Department of Health and Social Care
Health and Social Care Levy to raise billions for NHS and social care
From Wednesday 6 April, the Health and Social Care Levy will begin to raise billions to tackle the Covid backlogs and reform adult social care
- From today the Health and Social Care Levy will begin raising billions to tackle Covid backlogs and reform routine services
- £39 billion over the next three years will put health and care services on a sustainable footing
- Levy will deliver biggest catch up programme in NHS history and end spiralling social care costs
From Wednesday 6 April, the Health and Social Care Levy will come into effect and begin to raise billions to help tackle the Covid backlogs and reform the adult social care system.
Over the next three years, a record £39 billion will be invested in the health and social care system to ensure it has the long-term resource it needs to provide world-class care, while delivering the biggest catch up programme in the NHS’ history.
The pandemic put unprecedented pressure on the NHS. The number of people waiting for elective care in England is over 6 million - up from 4.4 million before the pandemic - and this is expected to rise, as up to 10 million people didn’t come forward for treatment during the pandemic.
The necessary, fair and responsible Levy will reduce waiting times and deliver millions more scans, tests and operations, while reforming the way routine services are delivered so the NHS is fit for the future.
This means the NHS resource budget will increase to over £160 billion in 2024-25, including £5.9 billion of capital investment to support diagnostics, technology, and elective recovery.
The Levy will also reform the social care system, backed by £5.4 billion. It will end spiralling social care costs, provide a limit to the cost of care for everyone in the adult social care system for the first time, and significantly increase state support.
Prime Minister, Boris Johnson said:
We must be there for our NHS in the same way that it is there for us. Covid led to the longest waiting lists we’ve ever seen, so we will deliver millions more scans, checks and operations in the biggest catch-up programme in the NHS’ history.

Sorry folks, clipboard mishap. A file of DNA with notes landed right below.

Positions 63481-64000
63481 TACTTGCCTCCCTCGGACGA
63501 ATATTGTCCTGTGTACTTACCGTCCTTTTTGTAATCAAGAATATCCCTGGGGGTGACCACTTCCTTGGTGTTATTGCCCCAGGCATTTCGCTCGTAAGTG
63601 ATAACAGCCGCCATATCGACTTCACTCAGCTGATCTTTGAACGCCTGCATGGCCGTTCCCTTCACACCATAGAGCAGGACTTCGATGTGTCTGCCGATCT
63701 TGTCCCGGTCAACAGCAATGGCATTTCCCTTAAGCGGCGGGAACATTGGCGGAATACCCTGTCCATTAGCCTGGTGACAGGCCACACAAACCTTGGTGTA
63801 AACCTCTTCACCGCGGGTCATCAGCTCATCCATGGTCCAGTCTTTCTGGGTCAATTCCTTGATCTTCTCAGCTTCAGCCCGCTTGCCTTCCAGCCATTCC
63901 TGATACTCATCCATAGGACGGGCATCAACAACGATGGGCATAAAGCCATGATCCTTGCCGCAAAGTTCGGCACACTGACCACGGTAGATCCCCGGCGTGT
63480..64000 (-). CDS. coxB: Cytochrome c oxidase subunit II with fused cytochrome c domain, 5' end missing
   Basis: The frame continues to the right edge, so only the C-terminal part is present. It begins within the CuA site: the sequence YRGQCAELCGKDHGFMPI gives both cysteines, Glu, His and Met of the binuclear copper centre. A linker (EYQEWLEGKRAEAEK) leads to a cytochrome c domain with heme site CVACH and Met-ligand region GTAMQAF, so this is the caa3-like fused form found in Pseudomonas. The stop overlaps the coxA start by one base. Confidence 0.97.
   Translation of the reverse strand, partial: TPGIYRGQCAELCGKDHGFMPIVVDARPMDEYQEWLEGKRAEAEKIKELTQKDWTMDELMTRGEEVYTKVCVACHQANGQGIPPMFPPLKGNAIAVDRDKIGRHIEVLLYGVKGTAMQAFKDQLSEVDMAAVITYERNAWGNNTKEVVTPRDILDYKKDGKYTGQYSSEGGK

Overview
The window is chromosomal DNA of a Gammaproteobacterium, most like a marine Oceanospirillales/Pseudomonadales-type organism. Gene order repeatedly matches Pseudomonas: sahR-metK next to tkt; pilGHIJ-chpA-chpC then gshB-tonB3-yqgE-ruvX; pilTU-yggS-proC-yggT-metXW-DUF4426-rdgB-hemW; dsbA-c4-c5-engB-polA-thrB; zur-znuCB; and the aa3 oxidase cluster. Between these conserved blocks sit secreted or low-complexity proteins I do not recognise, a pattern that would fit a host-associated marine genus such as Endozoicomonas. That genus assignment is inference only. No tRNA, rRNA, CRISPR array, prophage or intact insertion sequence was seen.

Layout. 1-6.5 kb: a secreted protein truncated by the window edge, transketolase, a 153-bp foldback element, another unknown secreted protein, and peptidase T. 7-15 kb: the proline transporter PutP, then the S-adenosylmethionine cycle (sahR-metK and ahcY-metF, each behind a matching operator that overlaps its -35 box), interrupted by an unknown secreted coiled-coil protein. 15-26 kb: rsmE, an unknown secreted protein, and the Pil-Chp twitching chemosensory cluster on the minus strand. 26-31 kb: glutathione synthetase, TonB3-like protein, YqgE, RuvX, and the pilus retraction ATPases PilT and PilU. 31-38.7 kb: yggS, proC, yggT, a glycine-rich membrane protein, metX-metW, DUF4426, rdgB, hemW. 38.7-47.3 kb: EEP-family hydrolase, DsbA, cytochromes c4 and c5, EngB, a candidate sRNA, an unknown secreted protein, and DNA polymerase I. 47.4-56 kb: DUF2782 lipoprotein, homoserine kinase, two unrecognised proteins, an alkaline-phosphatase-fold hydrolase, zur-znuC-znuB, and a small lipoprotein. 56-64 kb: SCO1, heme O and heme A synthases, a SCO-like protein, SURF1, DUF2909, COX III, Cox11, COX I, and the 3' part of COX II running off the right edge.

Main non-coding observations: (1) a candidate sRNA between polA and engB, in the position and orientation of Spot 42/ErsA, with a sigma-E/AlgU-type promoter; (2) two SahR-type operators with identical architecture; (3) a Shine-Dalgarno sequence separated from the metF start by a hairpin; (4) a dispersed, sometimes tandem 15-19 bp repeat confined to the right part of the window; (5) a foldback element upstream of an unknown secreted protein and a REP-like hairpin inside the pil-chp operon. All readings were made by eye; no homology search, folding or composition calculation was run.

We know this won’t be a quick fix, and we know that we can’t fix waiting lists without fixing social care. Our reforms will end the cruel lottery of spiralling and unpredictable care costs once and for all and bring the NHS and social care closer together. The Levy is the necessary, fair and responsible next step, providing our health and care system with the long term funding it needs as we recover from the pandemic.
Health and Social Care Secretary Sajid Javid said:
The pandemic put unprecedented pressure on the NHS and is causing the Covid backlogs. This investment will go into tackling those backlogs and will help make sure everyone can get the care and treatment they need.
We can’t have business as usual, which is why we are rolling out Surgical Hubs and Community Diagnostic Centres up and down the country to deliver millions more scans, checks and operations.
This vital funding will ensure the NHS is equipped to not only reduce waiting times but also tackle the big challenges we face – from cancer to heart-disease and dementia. We will also reform the adult social care system, invest in the workforce and protect people from catastrophic care costs.
Chancellor of the Exchequer, Rishi Sunak said:
This Government will not shy away from the difficult decisions we need to take to fix our social care system and slash NHS waiting times. The Health and Social Care Levy will fund a third more elective care, over 17 million extra diagnostic tests and a cap on the cost of care so people no longer live in fear of losing everything to pay for care.
The British people deserve the best health care in the world and delivering that is our top priority.
The record funding will help deliver:
- Around 30 per cent more elective activity in three years’ time than before the pandemic.